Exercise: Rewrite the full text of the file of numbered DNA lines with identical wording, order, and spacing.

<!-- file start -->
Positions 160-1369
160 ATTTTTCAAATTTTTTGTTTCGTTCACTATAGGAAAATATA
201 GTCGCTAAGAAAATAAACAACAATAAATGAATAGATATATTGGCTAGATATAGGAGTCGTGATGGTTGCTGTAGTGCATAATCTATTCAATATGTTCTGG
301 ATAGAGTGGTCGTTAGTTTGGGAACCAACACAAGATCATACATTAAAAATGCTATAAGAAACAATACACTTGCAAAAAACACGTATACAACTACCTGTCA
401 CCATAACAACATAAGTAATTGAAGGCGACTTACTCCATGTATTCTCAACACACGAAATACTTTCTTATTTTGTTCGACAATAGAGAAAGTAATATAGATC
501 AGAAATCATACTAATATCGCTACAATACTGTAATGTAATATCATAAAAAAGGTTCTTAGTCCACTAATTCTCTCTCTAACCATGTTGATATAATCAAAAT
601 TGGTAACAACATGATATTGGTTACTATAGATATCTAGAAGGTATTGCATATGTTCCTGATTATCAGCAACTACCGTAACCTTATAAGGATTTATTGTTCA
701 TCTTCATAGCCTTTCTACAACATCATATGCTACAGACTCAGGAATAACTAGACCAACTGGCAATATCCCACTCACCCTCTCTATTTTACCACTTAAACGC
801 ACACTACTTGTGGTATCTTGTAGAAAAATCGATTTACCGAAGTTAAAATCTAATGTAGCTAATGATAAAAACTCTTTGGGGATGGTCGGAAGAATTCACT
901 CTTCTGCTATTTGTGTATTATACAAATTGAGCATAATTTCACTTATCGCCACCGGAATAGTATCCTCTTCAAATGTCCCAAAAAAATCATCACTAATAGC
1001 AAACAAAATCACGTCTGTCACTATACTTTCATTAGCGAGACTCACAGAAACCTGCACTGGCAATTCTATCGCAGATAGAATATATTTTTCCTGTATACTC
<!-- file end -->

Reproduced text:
Positions 160-1369
160 ATTTTTCAAATTTTTTGTTTCGTTCACTATAGGAAAATATA
201 GTCGCTAAGAAAATAAACAACAATAAATGAATAGATATATTGGCTAGATATAGGAGTCGTGATGGTTGCTGTAGTGCATAATCTATTCAATATGTTCTGG
301 ATAGAGTGGTCGTTAGTTTGGGAACCAACACAAGATCATACATTAAAAATGCTATAAGAAACAATACACTTGCAAAAAACACGTATACAACTACCTGTCA
401 CCATAACAACATAAGTAATTGAAGGCGACTTACTCCATGTATTCTCAACACACGAAATACTTTCTTATTTTGTTCGACAATAGAGAAAGTAATATAGATC
501 AGAAATCATACTAATATCGCTACAATACTGTAATGTAATATCATAAAAAAGGTTCTTAGTCCACTAATTCTCTCTCTAACCATGTTGATATAATCAAAAT
601 TGGTAACAACATGATATTGGTTACTATAGATATCTAGAAGGTATTGCATATGTTCCTGATTATCAGCAACTACCGTAACCTTATAAGGATTTATTGTTCA
701 TCTTCATAGCCTTTCTACAACATCATATGCTACAGACTCAGGAATAACTAGACCAACTGGCAATATCCCACTCACCCTCTCTATTTTACCACTTAAACGC
801 ACACTACTTGTGGTATCTTGTAGAAAAATCGATTTACCGAAGTTAAAATCTAATGTAGCTAATGATAAAAACTCTTTGGGGATGGTCGGAAGAATTCACT
901 CTTCTGCTATTTGTGTATTATACAAATTGAGCATAATTTCACTTATCGCCACCGGAATAGTATCCTCTTCAAATGTCCCAAAAAAATCATCACTAATAGC
1001 AAACAAAATCACGTCTGTCACTATACTTTCATTAGCGAGACTCACAGAAACCTGCACTGGCAATTCTATCGCAGATAGAATATATTTTTCCTGTATACTC